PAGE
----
6 Ways of Building the STEM Education Path for Tomorrow’s Classrooms

by | Mar 15, 2017

As teachers, doing what we can now to blaze the trail for STEM education in the future will benefit our students and the world immeasurably. What benefits our students ultimately benefits both the present they are experiencing and the future they will inherit. (It’s great when everybody wins.)

This sentiment is echoed by eSchool News’s Laura Devaney in her article entitled 6 Ways to Bolster STEM Education for the Future. In it, she cites a remarkable report from AIR about STEM education and the vision for its progress, STEM 2026The report pinpoints 6 main components of STEM education that will take center stage a few years from now and the challenges and opportunities they will present.


Courtney Tanenbaum is the principal author and researcher of this study. She reinforces the importance of recognizing the growth of STEM as an educational contender:

“A strong science, technology, engineering, and mathematics (STEM) education is becoming increasingly recognized as a key driver of opportunity, and data show the need for STEM knowledge and skills will grow and continue into the future … Graduates who have practical and relevant STEM precepts embedded into their educational experiences will be in high demand in all job sectors.”


The 6 Components of STEM Education Growth

In her article on this study, Devaney provided some interesting statistics about how STEM education will be valued in the near future:

” … analysts predict that over the next five years, major American companies will need to add to their workforce a total of nearly 1.6 million employees versed in STEM: 945,000 who possess basic STEM literacy and 635,000 who demonstrate advanced STEM knowledge … at least 20 percent of U.S. jobs require a high level of knowledge in at least one STEM field, according to the report.”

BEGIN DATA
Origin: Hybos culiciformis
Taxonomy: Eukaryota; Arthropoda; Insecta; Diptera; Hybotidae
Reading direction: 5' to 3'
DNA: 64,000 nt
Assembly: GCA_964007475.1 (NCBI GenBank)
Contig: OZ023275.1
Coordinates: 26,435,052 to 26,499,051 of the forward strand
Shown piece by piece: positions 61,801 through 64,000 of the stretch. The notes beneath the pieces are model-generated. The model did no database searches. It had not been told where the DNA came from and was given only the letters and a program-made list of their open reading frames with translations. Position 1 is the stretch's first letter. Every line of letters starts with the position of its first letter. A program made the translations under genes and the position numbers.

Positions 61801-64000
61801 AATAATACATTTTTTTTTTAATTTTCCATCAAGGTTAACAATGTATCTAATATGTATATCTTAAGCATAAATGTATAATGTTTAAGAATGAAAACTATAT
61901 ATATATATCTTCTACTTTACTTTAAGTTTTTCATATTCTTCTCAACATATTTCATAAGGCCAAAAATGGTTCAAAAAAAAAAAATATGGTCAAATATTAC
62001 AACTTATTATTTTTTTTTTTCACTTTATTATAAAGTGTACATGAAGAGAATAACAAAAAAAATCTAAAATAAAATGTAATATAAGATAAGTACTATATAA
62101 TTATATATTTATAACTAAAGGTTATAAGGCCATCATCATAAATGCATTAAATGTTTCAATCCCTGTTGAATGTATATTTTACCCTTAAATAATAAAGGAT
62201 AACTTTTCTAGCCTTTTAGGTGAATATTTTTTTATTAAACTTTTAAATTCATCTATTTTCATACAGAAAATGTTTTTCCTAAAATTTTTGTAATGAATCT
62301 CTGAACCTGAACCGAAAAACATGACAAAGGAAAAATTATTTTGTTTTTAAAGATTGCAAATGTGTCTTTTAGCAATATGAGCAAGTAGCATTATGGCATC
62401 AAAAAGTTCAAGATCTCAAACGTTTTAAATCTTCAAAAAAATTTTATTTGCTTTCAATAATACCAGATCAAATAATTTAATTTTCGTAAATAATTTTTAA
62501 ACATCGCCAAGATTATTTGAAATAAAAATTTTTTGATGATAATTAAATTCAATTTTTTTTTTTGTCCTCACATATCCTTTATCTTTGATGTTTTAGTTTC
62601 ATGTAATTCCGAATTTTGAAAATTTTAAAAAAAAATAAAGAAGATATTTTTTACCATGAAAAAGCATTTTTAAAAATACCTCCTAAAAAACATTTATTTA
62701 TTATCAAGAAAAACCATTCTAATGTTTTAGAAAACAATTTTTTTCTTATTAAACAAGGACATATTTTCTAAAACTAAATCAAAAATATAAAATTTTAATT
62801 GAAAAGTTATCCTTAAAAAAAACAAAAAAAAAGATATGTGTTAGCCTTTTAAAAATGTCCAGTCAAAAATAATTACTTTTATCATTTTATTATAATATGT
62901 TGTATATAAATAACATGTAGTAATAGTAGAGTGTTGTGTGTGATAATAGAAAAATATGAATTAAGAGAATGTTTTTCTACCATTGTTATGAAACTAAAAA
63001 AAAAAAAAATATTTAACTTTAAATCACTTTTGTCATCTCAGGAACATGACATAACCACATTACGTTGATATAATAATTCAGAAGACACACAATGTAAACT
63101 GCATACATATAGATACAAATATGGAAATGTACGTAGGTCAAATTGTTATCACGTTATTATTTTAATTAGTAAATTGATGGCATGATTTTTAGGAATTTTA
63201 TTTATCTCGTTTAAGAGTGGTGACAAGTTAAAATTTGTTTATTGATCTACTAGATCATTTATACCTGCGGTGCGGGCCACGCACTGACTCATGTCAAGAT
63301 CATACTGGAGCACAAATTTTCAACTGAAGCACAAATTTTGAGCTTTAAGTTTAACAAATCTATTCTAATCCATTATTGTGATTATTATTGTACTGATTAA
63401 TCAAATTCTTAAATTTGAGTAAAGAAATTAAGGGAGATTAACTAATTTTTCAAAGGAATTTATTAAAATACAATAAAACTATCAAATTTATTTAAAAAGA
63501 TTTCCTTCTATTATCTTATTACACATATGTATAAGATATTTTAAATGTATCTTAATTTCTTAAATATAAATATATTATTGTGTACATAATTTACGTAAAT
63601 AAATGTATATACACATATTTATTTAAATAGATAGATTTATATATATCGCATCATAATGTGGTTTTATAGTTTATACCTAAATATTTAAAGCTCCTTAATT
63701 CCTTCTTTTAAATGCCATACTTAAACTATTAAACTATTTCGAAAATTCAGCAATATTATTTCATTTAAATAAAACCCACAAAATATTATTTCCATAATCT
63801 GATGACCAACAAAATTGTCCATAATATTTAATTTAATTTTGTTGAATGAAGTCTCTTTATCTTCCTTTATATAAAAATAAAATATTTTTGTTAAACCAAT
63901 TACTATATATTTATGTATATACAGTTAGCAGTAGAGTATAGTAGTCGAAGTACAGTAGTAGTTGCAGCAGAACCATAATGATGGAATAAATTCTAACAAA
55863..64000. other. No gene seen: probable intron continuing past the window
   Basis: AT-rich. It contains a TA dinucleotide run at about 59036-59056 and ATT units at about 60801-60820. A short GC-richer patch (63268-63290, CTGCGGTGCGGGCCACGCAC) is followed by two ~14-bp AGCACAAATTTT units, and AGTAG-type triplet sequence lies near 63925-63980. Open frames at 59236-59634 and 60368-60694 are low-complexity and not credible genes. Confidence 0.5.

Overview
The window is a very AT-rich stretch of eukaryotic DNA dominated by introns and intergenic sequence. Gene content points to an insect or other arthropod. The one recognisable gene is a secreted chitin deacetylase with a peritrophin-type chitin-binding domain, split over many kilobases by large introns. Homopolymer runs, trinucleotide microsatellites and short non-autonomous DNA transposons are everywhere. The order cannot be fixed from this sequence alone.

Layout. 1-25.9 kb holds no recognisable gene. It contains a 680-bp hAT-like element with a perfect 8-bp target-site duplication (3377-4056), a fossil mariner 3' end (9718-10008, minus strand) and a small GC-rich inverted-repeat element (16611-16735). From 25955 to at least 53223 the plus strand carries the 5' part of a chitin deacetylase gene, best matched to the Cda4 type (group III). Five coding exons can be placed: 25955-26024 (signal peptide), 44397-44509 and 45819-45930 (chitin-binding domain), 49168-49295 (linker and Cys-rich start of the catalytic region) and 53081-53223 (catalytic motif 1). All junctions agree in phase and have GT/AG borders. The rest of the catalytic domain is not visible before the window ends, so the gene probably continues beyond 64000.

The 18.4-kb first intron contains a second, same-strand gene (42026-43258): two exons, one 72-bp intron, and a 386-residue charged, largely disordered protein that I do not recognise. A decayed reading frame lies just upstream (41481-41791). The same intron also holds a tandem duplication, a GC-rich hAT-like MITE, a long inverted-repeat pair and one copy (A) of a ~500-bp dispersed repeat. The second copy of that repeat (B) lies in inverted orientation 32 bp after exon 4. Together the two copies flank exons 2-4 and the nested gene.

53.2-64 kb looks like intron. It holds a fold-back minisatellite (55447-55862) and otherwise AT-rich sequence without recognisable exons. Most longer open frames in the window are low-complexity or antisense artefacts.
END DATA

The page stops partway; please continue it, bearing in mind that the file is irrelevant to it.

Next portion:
The 6 STEM Education Components identified in the study are summarized below.

  • Engagement and networking between schools and professionals who can serve as STEM mentors.
  • Learning activities and games to encourage high levels of creative expression and engage students in challenging STEM content.
  • Interdisciplinary approaches that develop students’ ability to solve relevant real-world problems.
  • Flexible and inclusive learning spaces and accessibility to necessary educational technology and resources.
  • Innovative learning practices that focus on assessing core content while promoting lifelong learning mindsets and nurturing students’ unique individual strengths and talents.
  • Societal and cultural diversity and opportunity in STEM education through a positive portrayal of those who excel in science “to counter stereotypes and mitigate biases that have historically prevented certain groups from fully participating in STEM fields.”

You can read Laura Devaney’s full article here, and read more about the STEM 2026 study here.


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